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Robert F. Kennedy Jr. Raises Possibility Second Gunman Was Involved in His Father’s 1968 Assassination

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A busboy named Juan Romero crouches over presidential candidate Robert F. Kennedy after the then-senator was fatally shot in Los Angeles just after delivering a victory speech for winning the California Democratic primary on June 5, 1968. (Credit: Boris Yaro / Los Angeles Times)

A busboy named Juan Romero crouches over presidential candidate Robert F. Kennedy after the then-senator was fatally shot in Los Angeles just after delivering a victory speech for winning the California Democratic primary on June 5, 1968. (Credit: Boris Yaro / Los Angeles Times)

Just ahead of the 50th anniversary of the assassination of Sen. Robert F. Kennedy in Los Angeles, conspiracy theories still abound.

The latest to add his voice to the chorus of those who believe there was a second gunman is the victim’s son — Robert F. Kennedy Jr.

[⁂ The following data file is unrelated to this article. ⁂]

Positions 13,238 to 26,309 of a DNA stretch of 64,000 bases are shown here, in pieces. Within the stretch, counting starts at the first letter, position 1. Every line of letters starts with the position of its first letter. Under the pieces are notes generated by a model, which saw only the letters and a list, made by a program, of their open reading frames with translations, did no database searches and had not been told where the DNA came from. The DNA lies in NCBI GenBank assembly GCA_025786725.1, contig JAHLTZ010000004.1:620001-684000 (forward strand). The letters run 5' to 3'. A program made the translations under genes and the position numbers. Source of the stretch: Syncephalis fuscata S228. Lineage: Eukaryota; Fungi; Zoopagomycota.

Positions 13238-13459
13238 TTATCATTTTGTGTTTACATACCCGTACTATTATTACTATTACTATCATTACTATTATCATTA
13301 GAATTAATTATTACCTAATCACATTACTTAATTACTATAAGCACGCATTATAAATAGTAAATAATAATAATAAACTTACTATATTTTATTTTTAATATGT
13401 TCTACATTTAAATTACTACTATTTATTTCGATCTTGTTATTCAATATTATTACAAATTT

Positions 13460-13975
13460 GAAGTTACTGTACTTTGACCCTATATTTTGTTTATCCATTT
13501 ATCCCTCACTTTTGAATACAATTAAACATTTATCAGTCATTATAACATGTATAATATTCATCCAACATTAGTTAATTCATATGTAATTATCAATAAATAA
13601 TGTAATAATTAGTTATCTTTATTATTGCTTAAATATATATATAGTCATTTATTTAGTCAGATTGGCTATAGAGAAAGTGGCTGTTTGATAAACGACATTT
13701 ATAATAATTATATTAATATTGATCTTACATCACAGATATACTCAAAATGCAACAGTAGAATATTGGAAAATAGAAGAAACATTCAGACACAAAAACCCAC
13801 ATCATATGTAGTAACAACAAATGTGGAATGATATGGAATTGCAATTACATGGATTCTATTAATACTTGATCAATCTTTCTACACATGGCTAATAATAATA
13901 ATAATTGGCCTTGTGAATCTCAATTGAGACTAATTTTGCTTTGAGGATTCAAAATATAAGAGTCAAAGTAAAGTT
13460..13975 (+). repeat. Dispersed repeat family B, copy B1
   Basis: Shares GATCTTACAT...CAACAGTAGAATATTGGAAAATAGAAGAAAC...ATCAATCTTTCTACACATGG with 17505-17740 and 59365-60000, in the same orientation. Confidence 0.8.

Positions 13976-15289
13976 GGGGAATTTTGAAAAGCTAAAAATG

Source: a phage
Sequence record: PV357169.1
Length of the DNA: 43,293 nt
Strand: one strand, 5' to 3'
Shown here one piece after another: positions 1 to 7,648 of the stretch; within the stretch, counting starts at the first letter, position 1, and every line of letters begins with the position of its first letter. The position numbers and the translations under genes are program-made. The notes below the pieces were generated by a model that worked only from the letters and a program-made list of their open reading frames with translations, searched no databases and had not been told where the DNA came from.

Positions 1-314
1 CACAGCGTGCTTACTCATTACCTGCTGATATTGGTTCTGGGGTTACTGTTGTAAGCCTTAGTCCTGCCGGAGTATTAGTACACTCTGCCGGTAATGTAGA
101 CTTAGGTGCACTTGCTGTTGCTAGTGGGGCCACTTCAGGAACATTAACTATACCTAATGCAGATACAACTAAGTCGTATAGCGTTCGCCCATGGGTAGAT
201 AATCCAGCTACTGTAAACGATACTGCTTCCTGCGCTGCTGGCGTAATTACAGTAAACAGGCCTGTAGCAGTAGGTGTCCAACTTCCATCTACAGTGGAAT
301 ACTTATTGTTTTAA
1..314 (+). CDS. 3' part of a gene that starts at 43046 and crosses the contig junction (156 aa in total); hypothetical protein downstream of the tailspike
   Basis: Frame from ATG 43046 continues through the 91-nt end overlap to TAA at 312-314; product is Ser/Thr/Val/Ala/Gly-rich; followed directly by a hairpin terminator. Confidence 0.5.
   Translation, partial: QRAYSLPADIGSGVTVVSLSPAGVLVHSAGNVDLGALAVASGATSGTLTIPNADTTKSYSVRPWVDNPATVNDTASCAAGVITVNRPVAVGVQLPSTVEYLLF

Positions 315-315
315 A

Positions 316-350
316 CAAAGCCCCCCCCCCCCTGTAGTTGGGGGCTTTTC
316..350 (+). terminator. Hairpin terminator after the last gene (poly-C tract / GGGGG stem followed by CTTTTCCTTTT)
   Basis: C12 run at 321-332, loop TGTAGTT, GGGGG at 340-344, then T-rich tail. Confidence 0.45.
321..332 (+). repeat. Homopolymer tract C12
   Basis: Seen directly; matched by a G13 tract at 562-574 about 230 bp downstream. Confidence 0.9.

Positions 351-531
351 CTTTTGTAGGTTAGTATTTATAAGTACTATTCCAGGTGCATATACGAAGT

A busboy named Juan Romero crouches over presidential candidate Robert F. Kennedy after the then-senator was fatally shot in Los Angeles just after delivering a victory speech for winning the  California Democratic primary on June 5, 1968. (Credit: Boris Yaro / Los Angeles Times)

A busboy named Juan Romero crouches over presidential candidate Robert F. Kennedy after the then-senator was fatally shot in Los Angeles just after delivering a victory speech for winning the California Democratic primary on June 5, 1968. (Credit: Boris Yaro / Los Angeles Times)

Sirhan B. Sirhan, a 24-year-old Palestinian immigrant, was arrested and later convicted of the shooting at the Ambassador Hotel shortly after midnight on June 5, 1968. Kennedy, a presidential candidate at the time, was killed moments after celebrating his victory in California’s Democratic primary.

Although Sirhan was captured at the scene with a .22-caliber handgun in his hand and later admitted that he shot Kennedy, new evidence has emerged over the years that suggests there may have been as many as 13 shots fired that night. Sirhan’s gun held only eight bullets. There has also been disagreement among experts over the years about whether some of the recovered bullets were fired from the same gun.

Read the full story on LATimes.com.

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